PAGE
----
Only in York County

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Some Google map views of the borough of Dover, PA, show the name Shade Gap as well. (The full map does not.)

Ask Joan: Why are places called what they are?

Today’s column is a fun set of questions gathered over the past few years about “why is this place called what it is?” This topic has been so popular that, for many years, I did a series called Names of York that discussed the people for whom local places were named – like Morgan Cousler of Cousler Park in Manchester Township and so on.

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What’s inside

1. Shade Gap appearing on Dover map
2. What was the battle?
3. Speaking of Cousler Park…
4. Finally for today, a canal?

1. Shade Gap appearing on Dover map

Today’s first question comes from a longtime reader, current friend and former teacher of mine, Cindy Snyder, who asked me, “Do you have any info on why Shade Gap shows up on some maps of Dover borough?” You can see such a map with today’s column – that’s a screenshot of a Google Maps view of Dover, and at that zoom level, the Shade Gap name appears, but when zoomed in more closely, or farther out, it doesn’t.

There is a tiny Shade Gap borough in Huntingdon County, maybe an hour and a half’s drive west and a little north of us, known for being the site of a 1966 kidnapping that led to what was the largest manhunt in U.S. history at the time. That doesn’t help us at all, though!

If it were a print atlas, I’d say it might be some kind of map trap – something put in by map publishers to make sure their work isn’t plagiarized. A long time ago, in very geeky fashion, I went through the ADC map book of York County that we used at the paper and found several, including made-up little “towns” named Ostinato and Hooting, and was very proud of myself.

But I’ve never heard of Google doing that, so I have no idea where Shade Gap came from. Cindy is part of the Greater Dover Historical Society, and between the two of us we have combed through most of the regional histories and found nothing, so we are at the mercy of my readership now. Any ideas?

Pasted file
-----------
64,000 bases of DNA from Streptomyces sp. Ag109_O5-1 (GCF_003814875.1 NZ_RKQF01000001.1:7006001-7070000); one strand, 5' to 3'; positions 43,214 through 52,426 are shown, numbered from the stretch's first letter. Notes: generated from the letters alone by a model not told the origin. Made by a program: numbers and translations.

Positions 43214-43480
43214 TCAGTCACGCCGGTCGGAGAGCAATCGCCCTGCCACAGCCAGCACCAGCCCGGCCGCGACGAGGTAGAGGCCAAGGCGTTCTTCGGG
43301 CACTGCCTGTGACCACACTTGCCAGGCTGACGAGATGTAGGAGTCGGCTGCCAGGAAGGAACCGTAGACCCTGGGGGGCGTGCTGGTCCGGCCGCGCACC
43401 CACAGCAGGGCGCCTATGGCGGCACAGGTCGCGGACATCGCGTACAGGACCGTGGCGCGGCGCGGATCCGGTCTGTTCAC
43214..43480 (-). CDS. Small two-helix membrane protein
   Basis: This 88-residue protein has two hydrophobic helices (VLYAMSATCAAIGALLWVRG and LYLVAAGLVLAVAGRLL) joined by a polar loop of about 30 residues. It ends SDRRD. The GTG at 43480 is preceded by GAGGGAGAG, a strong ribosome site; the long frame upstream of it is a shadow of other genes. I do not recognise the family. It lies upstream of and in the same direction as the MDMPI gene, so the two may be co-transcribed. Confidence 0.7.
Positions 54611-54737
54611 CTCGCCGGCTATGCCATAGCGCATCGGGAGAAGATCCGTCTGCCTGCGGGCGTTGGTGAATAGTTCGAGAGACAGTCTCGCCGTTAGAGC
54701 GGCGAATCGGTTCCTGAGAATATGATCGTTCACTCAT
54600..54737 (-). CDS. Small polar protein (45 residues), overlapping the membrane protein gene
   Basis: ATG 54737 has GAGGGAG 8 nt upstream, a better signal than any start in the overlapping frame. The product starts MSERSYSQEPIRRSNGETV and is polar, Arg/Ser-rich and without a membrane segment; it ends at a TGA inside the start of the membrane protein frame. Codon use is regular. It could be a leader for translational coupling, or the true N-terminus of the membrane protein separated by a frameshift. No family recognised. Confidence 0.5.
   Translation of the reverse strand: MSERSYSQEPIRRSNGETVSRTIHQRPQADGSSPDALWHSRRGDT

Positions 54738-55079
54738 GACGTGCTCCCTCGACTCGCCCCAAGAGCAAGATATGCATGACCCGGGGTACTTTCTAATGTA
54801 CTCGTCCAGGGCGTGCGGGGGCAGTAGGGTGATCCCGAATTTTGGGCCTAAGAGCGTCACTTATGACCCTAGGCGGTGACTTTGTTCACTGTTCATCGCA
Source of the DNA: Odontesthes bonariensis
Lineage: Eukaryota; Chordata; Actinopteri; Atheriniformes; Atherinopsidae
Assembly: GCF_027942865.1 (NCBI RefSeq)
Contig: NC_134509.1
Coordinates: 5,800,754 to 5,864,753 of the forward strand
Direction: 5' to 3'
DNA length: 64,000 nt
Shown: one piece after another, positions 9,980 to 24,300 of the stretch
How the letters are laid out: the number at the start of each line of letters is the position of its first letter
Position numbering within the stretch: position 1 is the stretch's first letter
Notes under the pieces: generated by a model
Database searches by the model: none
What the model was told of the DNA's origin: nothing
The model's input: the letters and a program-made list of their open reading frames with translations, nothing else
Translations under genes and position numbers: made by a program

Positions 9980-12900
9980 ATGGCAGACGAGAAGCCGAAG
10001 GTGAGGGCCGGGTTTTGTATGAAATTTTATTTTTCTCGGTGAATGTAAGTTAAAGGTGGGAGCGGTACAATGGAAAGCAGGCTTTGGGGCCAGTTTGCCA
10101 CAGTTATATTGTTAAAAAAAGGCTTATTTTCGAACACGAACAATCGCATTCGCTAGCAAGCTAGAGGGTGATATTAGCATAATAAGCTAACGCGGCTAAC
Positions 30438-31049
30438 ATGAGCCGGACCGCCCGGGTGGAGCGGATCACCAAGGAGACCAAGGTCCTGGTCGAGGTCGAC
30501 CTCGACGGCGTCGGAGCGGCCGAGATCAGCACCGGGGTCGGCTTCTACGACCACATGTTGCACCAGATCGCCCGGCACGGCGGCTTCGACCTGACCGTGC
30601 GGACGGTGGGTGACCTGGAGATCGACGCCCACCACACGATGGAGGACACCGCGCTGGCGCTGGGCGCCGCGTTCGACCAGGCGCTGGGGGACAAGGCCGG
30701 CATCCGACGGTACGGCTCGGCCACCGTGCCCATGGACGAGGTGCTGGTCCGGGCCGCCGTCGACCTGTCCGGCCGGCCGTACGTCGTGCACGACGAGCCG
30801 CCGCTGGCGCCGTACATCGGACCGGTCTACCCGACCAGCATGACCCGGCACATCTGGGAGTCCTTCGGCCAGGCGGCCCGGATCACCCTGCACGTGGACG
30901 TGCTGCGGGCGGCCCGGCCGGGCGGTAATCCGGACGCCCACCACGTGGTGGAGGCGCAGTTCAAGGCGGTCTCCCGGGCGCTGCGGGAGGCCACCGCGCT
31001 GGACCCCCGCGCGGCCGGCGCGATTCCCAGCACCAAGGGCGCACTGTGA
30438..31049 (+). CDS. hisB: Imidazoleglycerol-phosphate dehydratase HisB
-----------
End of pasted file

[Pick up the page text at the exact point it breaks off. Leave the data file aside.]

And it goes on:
2. What was the battle?

Another such question came from reader Bart Stump, who wrote, “In my travels, I’ve come across Battle Hill Road in Brogue. The name struck me as odd and I was wondering if there’s some hidden history here worth investigating.”

This Chanceford Township street was one name about which I was able to turn up some info, thanks in large part to the fact that there was a one-room school on that road, Battle Hill School. That’s important because schools are things we’ve tended to document the history of, whereas streets themselves often get overlooked!

Red Lion Area Historical Society’s website has a page about Chanceford Township one-room schools that says the following: “Battle Hill School was located along Battle Hill Road, to the east of the intersection with McKinley Road. It is believed the school got its name because of Indian battles which took place on this site.”

So, whether that’s something we can further document, I’m not sure, Bart, but at least I can tell you what the prevailing thought is on this street name!

3. Speaking of Cousler Park…

I was inspired to put together this column (and another, which should be published in the coming week or two) on names because of a note from Dan Sindlinger, who
had written on the topic I mentioned at the beginning of this column, Cousler Park!

Dan wrote, “I’ve searched on the Internet and written to the township but have been unable to find out who Cousler Park was named after. I’m also very curious about which pronunciation of their name the family preferred, ‘oo’ as in ‘food’ or ‘ow’ as in ‘cow.’ Can you help?”

I sent Dan a short 2010 item I wrote, noting that Morgan E. Cousler donated 52 acres in 1976 to start the park, which now covers about 106 acres in total at Church and Greenbriar roads in Manchester Township.

Unfortunately I do not know about the pronunciation for sure, though people who’ve known the family seem to say it more “Cowsler,” but that’s just anecdotal!

4. Finally for today, a canal?

The last question for today is from David A. Clugh, who wrote, “I am curious as to why Canal Road is named as such. Was there a canal at one time through Dover?”

David, this was a fun one too! While Dover might seem like an unlikely home for a canal, don’t forget that the road we know as Canal Road starts all the way up in the York Haven area, along the river, and runs almost all the way to Adams County. It turns out that the first canal in Pennsylvania, completed in 1797, was a one-mile canal that bypassed the Conewago Falls in York Haven, and Canal Road takes it name from that!

Jim McClure wrote about it in his “Never to be Forgotton” book, which you can probably find at the York County History Center (and, if not there, the York Emporium definitely has copies)!

Have questions or memories to share? Email me at joan@joanconcilio.com or write to Ask Joan, York Daily Record/Sunday News, 1891 Loucks Road, York PA 17408. We cannot accept any phone calls with questions or information.

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